Unless the dog is in a group mood, he can’t be both attentive to his handler and willing to calmly admit strangers, whom his natural instincts have defined for him as “trespassers”, into the family group.

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Published June 10, 2009 by Kevin Behan
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7 responses to “One Problem To Solve: An Introduction to Training”

  1. April Hannon says:

    This is a great book excerpt Kevin, and I am looking forward to purchasing your book very soon. I don’t quite understand what you mean about the owner deepening the group mood through praise and constructive obedience work, What exactly does that mean?

  2. kbehan says:

    The more energy that goes through a feeling, the stronger the feeling grows and the more bonded a dog feels with its owner, if that is, the owner is “in” the same feeling. So if you’re dog is positively aware of you in an intense situation, then you are getting emotional credit for the resolution of that situation. This is what I mean by “be the ground.”
    You can also think of it this way. A drop of water etches a tiny rivulet or circuit, through a bit of dust. If the succeeding drops of water are slowly administered, then that original track grows deeper and more able to handle an increasing volume of water. At some point the channel can be so deep that it can successfully handle a downpour. So the owner must position themself to become the ground, so that over the course of the relationship they become the ocean into which all their dogs’ rivers of emotion can flow. This is the point of pushing, hide ‘n seek games, push-of-war and so on.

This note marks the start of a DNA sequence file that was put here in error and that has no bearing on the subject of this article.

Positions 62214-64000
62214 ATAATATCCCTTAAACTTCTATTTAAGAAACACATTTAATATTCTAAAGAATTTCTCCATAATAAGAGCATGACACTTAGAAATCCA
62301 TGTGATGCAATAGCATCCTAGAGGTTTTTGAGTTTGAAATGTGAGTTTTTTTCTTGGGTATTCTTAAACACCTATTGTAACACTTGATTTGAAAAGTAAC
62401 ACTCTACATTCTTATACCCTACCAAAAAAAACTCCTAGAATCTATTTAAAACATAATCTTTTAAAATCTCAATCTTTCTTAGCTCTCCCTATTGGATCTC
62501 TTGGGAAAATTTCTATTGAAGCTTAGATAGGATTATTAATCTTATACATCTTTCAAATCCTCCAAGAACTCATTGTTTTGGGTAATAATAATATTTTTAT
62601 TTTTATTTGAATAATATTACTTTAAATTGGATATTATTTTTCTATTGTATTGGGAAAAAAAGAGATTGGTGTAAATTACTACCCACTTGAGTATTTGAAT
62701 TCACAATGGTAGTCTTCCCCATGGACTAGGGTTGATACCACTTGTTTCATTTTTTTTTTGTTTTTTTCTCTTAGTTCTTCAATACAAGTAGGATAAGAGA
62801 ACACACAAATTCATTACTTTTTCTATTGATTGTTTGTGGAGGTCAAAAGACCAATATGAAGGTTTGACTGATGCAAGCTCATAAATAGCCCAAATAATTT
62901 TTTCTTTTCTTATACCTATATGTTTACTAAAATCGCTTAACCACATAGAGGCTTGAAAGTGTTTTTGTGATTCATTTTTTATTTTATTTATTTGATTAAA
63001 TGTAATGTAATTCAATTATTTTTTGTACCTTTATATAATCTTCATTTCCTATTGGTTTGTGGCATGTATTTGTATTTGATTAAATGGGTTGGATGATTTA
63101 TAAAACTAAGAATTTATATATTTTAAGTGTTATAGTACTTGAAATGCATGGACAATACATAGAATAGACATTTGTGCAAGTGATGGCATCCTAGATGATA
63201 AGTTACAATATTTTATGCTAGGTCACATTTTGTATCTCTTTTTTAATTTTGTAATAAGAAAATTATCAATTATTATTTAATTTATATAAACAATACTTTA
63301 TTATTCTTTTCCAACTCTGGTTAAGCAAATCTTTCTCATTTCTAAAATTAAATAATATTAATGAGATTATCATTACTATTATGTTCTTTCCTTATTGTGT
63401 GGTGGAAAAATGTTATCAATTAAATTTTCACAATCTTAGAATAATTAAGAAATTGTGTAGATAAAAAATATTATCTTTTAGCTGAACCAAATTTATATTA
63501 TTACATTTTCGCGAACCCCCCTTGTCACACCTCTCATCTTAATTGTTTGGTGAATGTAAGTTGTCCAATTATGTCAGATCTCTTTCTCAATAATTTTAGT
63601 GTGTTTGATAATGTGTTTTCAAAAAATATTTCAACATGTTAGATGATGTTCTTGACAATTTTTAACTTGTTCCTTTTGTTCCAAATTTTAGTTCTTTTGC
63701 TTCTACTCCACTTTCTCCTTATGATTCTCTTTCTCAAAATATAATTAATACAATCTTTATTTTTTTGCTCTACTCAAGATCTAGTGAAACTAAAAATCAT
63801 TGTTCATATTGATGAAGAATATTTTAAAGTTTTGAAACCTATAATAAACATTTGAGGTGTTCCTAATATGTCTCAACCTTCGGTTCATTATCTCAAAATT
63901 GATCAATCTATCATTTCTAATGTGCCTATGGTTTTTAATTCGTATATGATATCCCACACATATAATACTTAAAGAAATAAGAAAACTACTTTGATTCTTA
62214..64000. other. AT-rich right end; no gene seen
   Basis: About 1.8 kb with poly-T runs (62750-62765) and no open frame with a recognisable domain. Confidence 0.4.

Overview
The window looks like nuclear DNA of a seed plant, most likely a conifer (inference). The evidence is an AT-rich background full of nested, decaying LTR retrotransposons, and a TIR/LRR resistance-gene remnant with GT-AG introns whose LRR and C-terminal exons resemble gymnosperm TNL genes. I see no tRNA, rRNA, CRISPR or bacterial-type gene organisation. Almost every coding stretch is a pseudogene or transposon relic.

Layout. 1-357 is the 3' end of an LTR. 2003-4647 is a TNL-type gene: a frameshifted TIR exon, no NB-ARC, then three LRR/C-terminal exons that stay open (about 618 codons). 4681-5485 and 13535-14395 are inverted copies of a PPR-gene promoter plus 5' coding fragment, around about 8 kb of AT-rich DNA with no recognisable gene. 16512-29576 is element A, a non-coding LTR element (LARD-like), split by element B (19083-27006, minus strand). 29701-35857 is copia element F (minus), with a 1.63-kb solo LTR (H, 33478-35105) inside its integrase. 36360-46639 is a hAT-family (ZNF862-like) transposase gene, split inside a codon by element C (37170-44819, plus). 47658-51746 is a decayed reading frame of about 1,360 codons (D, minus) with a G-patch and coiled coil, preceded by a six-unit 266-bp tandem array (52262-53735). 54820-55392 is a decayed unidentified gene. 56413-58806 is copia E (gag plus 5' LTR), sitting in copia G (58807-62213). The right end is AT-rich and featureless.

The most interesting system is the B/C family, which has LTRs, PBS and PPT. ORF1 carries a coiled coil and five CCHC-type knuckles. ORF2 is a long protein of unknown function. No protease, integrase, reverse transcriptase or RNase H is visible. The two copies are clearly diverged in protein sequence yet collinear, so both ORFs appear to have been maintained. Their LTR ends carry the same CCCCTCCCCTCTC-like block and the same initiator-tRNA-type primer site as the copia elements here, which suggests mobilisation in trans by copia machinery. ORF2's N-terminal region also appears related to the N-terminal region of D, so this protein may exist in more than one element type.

3. Christine says:

    Interesting….many of the “games” you suggest are all things that I have done with my 1st dog, Bodie, because they were fun for both of us. I played hide n’ seek with him, tug-of-war, having him chase a training dummy on a rope, etc. Unfortunately, I’ve never played any of those games with the next 2 dogs as it becomes a logistical impossibility with all 3. I am working on Pushing and push-of-war with them, one-on-one, and I have seen a noticeable difference in Duncan’s demeanor. His face is open and I see a great deal more relaxed, supple body language in him when we are outside playing. The intensity of his interactions with Bodie have lessened considerably. I ordered your book from LuLu today and am looking forward to having it as a reference tool and guide.

    One quick question: A few weeks ago I gave Duncan the oppurtunity to eat as much as he wanted, uninterrupted. I put the food bin in the back yard and let him eat while I played with Bodie and Diva. That day was the first time I had ever seen Duncan with an open-mouthed, relaxed face EVER that I can remember. Is there an explanation for this change? I’d appreciate hearing your thoughts on this. Thanks, as always, for your input Kevin.

  4. Christine Randolph says:

    Yes a dog has to have fun and so does an owner !